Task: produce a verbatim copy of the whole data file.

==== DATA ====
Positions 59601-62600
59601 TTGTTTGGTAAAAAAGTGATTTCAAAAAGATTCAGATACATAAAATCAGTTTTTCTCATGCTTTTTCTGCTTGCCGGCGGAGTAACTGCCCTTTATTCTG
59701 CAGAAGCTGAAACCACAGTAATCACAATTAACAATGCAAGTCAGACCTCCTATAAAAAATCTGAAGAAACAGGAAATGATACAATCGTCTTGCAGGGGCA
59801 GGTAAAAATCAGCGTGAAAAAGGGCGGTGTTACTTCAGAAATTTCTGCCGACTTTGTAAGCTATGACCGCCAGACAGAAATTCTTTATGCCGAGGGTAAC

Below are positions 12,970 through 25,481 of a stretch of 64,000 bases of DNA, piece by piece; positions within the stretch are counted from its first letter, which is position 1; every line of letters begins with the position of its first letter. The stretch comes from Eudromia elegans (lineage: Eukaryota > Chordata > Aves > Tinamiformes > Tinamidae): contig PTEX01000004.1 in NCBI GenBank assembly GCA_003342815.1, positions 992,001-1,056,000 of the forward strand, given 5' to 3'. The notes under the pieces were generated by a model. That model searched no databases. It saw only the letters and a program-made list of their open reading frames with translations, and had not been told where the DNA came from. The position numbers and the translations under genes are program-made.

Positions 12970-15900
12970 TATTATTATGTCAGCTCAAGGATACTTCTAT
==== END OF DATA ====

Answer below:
Positions 59601-62600
59601 TTGTTTGGTAAAAAAGTGATTTCAAAAAGATTCAGATACATAAAATCAGTTTTTCTCATGCTTTTTCTGCTTGCCGGCGGAGTAACTGCCCTTTATTCTG
59701 CAGAAGCTGAAACCACAGTAATCACAATTAACAATGCAAGTCAGACCTCCTATAAAAAATCTGAAGAAACAGGAAATGATACAATCGTCTTGCAGGGGCA
59801 GGTAAAAATCAGCGTGAAAAAGGGCGGTGTTACTTCAGAAATTTCTGCCGACTTTGTAAGCTATGACCGCCAGACAGAAATTCTTTATGCCGAGGGTAAC

Below are positions 12,970 through 25,481 of a stretch of 64,000 bases of DNA, piece by piece; positions within the stretch are counted from its first letter, which is position 1; every line of letters begins with the position of its first letter. The stretch comes from Eudromia elegans (lineage: Eukaryota > Chordata > Aves > Tinamiformes > Tinamidae): contig PTEX01000004.1 in NCBI GenBank assembly GCA_003342815.1, positions 992,001-1,056,000 of the forward strand, given 5' to 3'. The notes under the pieces were generated by a model. That model searched no databases. It saw only the letters and a program-made list of their open reading frames with translations, and had not been told where the DNA came from. The position numbers and the translations under genes are program-made.

Positions 12970-15900
12970 TATTATTATGTCAGCTCAAGGATACTTCTAT